How many songs PER folder for the Zip?

Guys, I’m considering a Zip but I wanted to know if there is a limitation to how many songs you can have PER folder?

I like to keep lots of songs as I never organize them in any way (by artist, genre or anything) and I just want to make a folder with the type of music I want, go to that folder, set it to shuffle and just let it play and of course, skip the song if I don’t want to hear it at the time.

The sansa e models I had before had a 250 song limit which was a pain.

Someone also told me it would be sluggish if I put too many in one folder…

THanks

George

By the way, what IS the max micro SD card size that works in the zip?

Thanks

@guiri wrote:

By the way, what IS the max micro SD card size that works in the zip?

Others have reported that 64 GB cards work. But my experience with my four Zips is that with the original firmware I can get 64 GB cards to work, but after each restart the player begins to refresh its database. It could be an issue with one or a few files on it (although all are Lame encoded MP3s of usual, compatible bitrates and have the same basic tags recommended on this forum), on the other hand the same card plays fine on the Clip+ and the Clip Sport.

So from my perspective 32 GB is the limit if you want to be on the safe side (and use the original firmware).

I’ve found–as have many others–no issue with 64GB microSDXC cards in the Clips, apart from having more files than the Clips’ database can handle.  And others have reported no issue using a 128GB microSDXC with the Clips, when the alternate firmware Rockbox is used on the player.

I tried one more time to get my Zips working with a 64 GB card. Now I even can’t reproduce my result from above post, database refreshing stops at around 66%. Another Zip doesn’t refresh the database at all, it uses the data from the 32 GB card that was inserted before, so it simply skips the missing songs. This with a very common SanDisk class 10 card which works with Clip+ and Sport.

To my surprise the first Zip I tried it with now works fine with a fully loaded 128 GB Samsung class 10 card, with a lot of Flac files which e.g. the Sport can’t play without interferences.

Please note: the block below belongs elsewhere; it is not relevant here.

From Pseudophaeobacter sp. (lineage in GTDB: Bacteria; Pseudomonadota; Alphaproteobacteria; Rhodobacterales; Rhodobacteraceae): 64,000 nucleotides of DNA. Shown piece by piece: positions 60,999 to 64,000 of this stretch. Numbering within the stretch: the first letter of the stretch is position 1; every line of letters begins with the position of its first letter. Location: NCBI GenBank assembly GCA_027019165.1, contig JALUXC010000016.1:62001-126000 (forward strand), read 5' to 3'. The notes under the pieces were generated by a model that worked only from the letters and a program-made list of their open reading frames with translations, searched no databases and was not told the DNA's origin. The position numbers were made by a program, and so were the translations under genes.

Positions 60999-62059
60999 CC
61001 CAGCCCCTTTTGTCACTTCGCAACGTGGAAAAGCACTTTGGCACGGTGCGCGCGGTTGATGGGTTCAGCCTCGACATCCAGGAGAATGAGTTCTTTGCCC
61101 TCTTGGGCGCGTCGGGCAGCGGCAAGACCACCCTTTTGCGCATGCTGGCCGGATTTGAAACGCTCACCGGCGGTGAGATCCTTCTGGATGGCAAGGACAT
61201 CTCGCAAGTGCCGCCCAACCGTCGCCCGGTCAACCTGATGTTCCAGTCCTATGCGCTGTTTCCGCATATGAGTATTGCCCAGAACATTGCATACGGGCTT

Well, 32 gigs is plenty so I’ll stick with that.

Anything on the song limit per folder?

Personally, I don’t know the answer there.  But it really shouldn’t pose an issue, as you simply can split all your files, if needed, between folders, and then use the database to play all your music of a specific type (or all). 

Miiikerman, it’s the term “specific type” that gets me and I dont’ understand it. I dont’ label each song at all. Dont’ have time and don’t even know necessarily what the genre would be so I just fill up with music I like and that’s it.

Could you clarify please. I am dense and have a huge problem with reading comprehension.

Thanks

Like most modern audio players, the Clips create an internal database out of the “ID3 tags”–little bits of data (“metadata”)–imbedded into music and audiobook files.  The ID3 tags typically provide identifying information for the file, as to the file’s song title, album or book title, artist name, genre, and year.  The player then displays this info. from the database, when you choose the category option on the player, e.g. Artist, Title, Album, Genre, to choose what to play.  Files purchased (licensed) often already have the ID3 tags filled in for the consumer (although accuracy and sufficiency can vary); if the consumer is ripping the music him/herself from an owned CD (that is, using easy-to-use software to convert the CD audio files, not playable on an audio player, into a computer form that an audio player can play), the software “ripper” typically will have an option to connect to an online database, to automatically fill the ID3 tags in.  Otherwise, a user can add/edit the ID3 tags manually using an ID3 tag editor, such as the well-regarded freeware MP3Tag.

The Clips separately, apart from the database option, have an option to select files to play under a so-called “folder-view,” a folder-and-file based system just like on a PC.  This feature is a helpful one and one that many of us greatly appreciate, for its simplicity.

Note that if you’re not making sure that your music or audiobooks have their ID3 tags filled in and they indeed are not, the Clips’ database will list the files under an “Unknown” category.

Hence, a good reason to check and fill in the ID3 tags, if they already are not:  options and flexibility.   Using the databaseand the ID3 tags, the Clip generally doesn’t care where the files are stored on your player, in how many folders, etc.–instead, it cross-references the files in its database and lets you use the database categories to decide what to play.